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The Game Inventor's Guidebook

Page: DesignBook.Book-GameInventorsGuidebook - Last Modified : Thu, 04 Apr 13 - 1366 Visits

Tinsman, Brian

The Game Inventor's Guidebook: how to invent and sell board games, card games, role-playing games & everything in between! / Brian Tinsman.- 2nd Edition.- Garden City, NY: Morgan James ,c2008.

263 p.:Partially illustrated; 23 cm

Includes list of publishers, brokers, website, events, sample letters and license agreement.

ISBN 978-1-60037-447-0


Summary Notes: The first section are dedicated to 6 different games. They talk about the history of the game and they interview the designer. Those chapters have been omitted from the summary. Through the book, there are also side boxes which are also interview with designer, these boxes have also been omitted from the summary. The last section contains reference information that has been omitted.

I am trying to focus my summary on practical information rather than historical information. So some sections might be summarised more than others.


Table of Contents

Section 1: How they did it

Chapter 1: Trivial Pursuit (Cheris Haney and Scott Abbott)
Chapter 2: Magic: The Gathering (Dr. Richard Garfield)
Chapter 3: Dungeons and Dragons (Gary Gygax and Dave Arneson)
Chapter 4: The Pokemon trading card game (Tsunekazu Ishihara, Kuichi yama, Takumi Akabane)
Chapter 5: Interview with an inventor (Dr. Reiner Knizia)
Chapter 6: Interview with a publisher (Mike Gray)

Section 2: How the industry works

Chapter 7: What's in it for you
Chapter 8: How new games happens
Chapter 9: Anatomy of publisher
Chapter 10: Markets for games

Section 3: Games and companies you should know

Chapter 11: Mass market games you should know
Chapter 12: Mass market companies you should know
Chapter 13: Hobby games you should know
Chapter 14: Hobby game companies you should know
Chapter 15: American specialty Games and companies you should know
Chapter 16: European games, Companies, and an award you should know

Section 4: Self Publishing

Chapter 17: What am I getting into
Chapter 18: Before you print
Chapter 19: After you print

Section 5: Selling game step by step

Chapter 20: How to invent a game
Chapter 21: Game Design
Chapter 22: Game Development
Chapter 23: Targeting Publishers
Chapter 24: Before you submit
Chapter 25: Eight Submission Strategies
Chapter 26: Contacting publishers
Chapter 27: Protecting your Property
Chapter 28: What to do if they say don't say yes
Chapter 29: What to do if they do say yes!
Chapter 30: The game industry's dirty little secret

Section 6: Details and Resources


Summary

Section 2: How the industry works

Chapter 7: What's in it for you

Good reasons to invent a game

It's Fun: Designing a game is a good experience that allows you to meet people, see your creation evolves and learn human psychology.

See your name in cardboard: Enjoy having your name on a published game.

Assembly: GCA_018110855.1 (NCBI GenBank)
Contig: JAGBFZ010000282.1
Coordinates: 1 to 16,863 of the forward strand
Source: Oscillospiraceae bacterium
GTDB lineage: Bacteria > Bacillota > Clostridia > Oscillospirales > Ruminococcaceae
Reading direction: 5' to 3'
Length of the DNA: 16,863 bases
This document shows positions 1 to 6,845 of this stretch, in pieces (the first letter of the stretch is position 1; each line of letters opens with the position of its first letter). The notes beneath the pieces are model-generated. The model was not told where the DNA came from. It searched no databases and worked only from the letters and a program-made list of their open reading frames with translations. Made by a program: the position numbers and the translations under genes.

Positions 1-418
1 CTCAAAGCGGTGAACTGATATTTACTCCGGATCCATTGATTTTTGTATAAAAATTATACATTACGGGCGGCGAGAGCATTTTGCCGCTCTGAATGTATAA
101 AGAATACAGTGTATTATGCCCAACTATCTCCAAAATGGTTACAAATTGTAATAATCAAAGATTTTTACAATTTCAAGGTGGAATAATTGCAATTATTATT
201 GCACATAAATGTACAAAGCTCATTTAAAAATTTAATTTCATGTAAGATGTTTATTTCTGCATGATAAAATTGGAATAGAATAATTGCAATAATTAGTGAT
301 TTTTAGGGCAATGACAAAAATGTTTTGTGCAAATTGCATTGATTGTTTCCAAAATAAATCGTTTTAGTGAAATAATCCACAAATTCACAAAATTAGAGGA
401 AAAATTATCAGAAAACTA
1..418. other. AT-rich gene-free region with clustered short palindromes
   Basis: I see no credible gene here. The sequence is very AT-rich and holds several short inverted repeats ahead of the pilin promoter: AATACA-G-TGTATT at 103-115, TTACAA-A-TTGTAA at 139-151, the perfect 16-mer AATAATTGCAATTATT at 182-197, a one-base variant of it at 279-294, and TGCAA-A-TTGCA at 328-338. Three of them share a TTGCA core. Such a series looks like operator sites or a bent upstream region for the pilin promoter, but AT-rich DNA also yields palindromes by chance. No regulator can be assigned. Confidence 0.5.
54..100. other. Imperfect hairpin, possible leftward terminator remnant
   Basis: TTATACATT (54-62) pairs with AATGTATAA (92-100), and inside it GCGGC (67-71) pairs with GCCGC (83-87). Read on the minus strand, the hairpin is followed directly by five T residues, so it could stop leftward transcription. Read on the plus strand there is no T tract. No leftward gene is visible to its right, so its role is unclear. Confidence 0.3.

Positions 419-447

You've Got the curse: You cannot stop yourself from having ideas.

Bad Reasons to publish a game

Your friends don't want to hurt your feelings: Do not trust your friends to evaluate how good is your game.

It seems easy: Making games clone of others is not a way to design games.
Personal note: Some people think desiging is easy because board games are made for kids and kids will like anything

It's an idea who's time has come ... and gone: Check out what is already on the market before submitting anything to a publisher.

To get rich: There is not enough money to be made to be able to quit your day job. Expect to make a few thousands dollar per year for a game.

Are you a crackpot?

Note: This is a side box, but it's so important(and funny)that I decided to transcribe it textually

Game companies are constantly on red alert for weirdos who don't get it. All these questions are based on statements made by actual crackpots trying to sell a game. Choose which statements describe you, True or False.
1. Publishers will be sorry if they don't buy my game
2. My lawyers have registred my game with the US Patent Office, Copyright Office, and Library of Congress so don't try to steal it.
3. I've been working on this idea night and day for eigth years so you know it must be good.
4. My game will make millions. Publishers should be grateful I'm giving them the chance to be part of it.
5. I've also invented a watermelon peeler and hamster shampoo that no one wants to manufacture either.
6. My board game is based on my experiences in prison will be popular because people are fascinated by the interesting world of prison life.
7. I don't feel comfortable showing it toyou for security reasons, but you have to trust me, my game is really, really good.
8. It's based on a technology that hasn't been developed yet, but all you have to do is send me some electrical engineer and I'll tell them how to invent it.
9. I'm actually the one who thought of trivial pursuit and magic the gathering before they were even released, so you know my next game will be good.